This article is only available in the PDF format. Download the PDF to view the article, as well as its associated figures and tables.
Cough syncope is a relatively uncommon but by no means rare reaction which occurs in association with coughing. Hitherto it has been largely the private property of European physicians. Only recently has there been much interest in it in America. Derbes and Kerr set forth in scholarly fashion and delightful style the historic background, the vast clinical confusion, the multiplex theories used to explain the phenomenon, and the few and frequently discordant physiologic studies devoted to cough syncope. From their thoughtful study a clinical pattern emerges of a robust middle-aged Rabelaisian character, given lavishly to eat and drink, raucous in mirth and merriment, exaggerating even in coughing. Beyond the fact that such a person has a particular liability to knocking himself out with cough syncope which he tends to shrug off as a mere nothing we have had very little to go on. That little they have gathered together skillfully,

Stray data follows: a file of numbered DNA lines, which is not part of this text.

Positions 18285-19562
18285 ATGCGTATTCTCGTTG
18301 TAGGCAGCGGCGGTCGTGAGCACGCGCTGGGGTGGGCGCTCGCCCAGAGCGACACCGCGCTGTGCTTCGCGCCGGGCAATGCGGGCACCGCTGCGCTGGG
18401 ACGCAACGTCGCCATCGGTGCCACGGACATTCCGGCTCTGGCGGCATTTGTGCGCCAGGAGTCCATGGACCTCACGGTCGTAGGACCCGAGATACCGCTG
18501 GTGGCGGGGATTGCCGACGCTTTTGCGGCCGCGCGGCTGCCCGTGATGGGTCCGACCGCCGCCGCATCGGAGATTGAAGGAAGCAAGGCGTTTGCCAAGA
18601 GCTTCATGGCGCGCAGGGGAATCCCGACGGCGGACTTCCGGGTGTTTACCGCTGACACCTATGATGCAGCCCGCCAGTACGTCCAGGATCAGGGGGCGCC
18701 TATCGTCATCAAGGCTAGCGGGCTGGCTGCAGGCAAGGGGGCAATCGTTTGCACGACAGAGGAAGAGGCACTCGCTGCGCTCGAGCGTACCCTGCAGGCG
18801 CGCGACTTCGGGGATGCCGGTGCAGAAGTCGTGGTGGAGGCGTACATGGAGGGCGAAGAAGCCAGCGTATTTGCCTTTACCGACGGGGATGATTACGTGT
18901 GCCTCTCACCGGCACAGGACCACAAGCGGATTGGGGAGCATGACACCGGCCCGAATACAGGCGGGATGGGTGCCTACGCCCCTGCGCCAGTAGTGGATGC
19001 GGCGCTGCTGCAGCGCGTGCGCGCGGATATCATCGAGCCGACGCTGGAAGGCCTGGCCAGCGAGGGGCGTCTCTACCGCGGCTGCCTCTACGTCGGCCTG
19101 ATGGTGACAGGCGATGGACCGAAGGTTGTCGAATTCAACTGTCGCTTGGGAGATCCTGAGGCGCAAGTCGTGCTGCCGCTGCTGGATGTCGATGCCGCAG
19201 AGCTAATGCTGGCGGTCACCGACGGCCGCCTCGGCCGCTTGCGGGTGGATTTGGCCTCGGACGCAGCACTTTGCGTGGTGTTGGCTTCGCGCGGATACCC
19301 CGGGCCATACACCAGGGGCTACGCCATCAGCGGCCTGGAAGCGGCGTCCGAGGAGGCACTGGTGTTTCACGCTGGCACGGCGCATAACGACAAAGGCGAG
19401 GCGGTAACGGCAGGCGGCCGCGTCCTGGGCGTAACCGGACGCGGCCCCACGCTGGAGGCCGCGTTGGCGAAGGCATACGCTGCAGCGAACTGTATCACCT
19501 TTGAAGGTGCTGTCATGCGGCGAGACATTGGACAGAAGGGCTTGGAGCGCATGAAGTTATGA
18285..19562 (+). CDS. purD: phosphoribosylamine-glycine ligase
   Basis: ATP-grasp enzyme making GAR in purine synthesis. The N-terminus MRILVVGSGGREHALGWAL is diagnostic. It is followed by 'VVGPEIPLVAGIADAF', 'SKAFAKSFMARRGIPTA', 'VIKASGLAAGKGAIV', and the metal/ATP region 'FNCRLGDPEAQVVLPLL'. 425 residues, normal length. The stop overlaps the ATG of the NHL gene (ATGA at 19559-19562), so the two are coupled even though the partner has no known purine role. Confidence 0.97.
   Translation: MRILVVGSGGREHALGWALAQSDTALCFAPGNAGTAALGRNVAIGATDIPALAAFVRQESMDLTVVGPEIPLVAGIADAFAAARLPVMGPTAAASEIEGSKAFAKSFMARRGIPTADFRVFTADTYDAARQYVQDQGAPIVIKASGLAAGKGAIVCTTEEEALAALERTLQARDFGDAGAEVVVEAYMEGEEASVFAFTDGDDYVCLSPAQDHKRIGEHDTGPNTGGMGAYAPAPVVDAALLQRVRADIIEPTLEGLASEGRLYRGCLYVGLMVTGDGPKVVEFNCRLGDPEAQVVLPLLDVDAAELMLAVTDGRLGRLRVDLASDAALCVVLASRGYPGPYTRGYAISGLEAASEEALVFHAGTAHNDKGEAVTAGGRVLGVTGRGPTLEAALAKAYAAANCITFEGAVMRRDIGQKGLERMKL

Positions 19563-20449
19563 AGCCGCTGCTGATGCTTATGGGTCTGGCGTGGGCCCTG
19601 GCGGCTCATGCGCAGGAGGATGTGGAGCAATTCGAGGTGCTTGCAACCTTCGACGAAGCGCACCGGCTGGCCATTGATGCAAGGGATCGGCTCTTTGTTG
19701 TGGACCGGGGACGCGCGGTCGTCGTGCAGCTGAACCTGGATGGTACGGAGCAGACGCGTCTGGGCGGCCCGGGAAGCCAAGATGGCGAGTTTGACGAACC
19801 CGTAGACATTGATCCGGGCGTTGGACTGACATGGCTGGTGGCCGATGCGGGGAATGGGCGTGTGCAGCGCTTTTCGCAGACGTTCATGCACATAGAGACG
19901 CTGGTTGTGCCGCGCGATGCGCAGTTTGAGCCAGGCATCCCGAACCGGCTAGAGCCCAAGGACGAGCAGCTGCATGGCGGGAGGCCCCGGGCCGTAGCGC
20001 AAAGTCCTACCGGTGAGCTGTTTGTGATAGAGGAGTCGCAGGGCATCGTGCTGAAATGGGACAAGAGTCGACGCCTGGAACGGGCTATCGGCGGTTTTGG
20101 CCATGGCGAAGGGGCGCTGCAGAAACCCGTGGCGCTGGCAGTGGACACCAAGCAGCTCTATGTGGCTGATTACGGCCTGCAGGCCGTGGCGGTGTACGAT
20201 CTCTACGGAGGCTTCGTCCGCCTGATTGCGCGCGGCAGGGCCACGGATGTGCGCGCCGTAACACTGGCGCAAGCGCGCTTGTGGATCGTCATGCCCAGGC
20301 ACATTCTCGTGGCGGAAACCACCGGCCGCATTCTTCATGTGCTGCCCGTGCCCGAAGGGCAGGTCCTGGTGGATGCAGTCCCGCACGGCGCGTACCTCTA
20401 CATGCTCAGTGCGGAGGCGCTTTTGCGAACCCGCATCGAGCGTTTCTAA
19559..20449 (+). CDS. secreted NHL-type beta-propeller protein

Bean WB. Cough Syncope. AMA Arch Intern Med. 1956;97(2):266. doi:10.1001/archinte.1956.00250200142024
Customize your JAMA Network experience by selecting one or more topics from the list below.
Create a personal account or sign in to: